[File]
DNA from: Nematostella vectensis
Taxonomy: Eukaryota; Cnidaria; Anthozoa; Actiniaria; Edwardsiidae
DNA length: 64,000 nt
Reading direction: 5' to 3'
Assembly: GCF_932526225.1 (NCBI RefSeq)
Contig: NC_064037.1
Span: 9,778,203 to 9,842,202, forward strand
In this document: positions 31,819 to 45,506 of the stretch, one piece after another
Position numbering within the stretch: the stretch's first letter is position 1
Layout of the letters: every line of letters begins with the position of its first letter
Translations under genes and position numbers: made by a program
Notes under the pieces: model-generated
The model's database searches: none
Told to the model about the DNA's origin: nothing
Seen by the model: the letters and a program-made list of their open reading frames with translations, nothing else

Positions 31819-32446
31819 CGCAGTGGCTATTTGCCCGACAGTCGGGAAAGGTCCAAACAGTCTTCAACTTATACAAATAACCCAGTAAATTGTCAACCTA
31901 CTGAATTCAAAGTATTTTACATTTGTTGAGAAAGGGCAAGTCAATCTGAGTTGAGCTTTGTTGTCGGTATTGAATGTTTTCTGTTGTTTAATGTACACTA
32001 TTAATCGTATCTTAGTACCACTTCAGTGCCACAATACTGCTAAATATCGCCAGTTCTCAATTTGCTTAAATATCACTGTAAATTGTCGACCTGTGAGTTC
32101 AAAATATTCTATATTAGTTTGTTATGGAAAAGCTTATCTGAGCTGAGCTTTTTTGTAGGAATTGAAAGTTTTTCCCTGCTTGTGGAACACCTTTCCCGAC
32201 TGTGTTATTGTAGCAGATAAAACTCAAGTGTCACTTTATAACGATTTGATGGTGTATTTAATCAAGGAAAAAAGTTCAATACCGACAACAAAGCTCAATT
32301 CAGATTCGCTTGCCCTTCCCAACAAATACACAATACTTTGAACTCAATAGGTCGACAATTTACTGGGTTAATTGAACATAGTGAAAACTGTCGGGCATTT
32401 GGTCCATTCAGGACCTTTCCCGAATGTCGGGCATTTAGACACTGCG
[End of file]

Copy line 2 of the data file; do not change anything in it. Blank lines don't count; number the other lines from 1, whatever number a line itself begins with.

Taxonomy: Eukaryota; Cnidaria; Anthozoa; Actiniaria; Edwardsiidae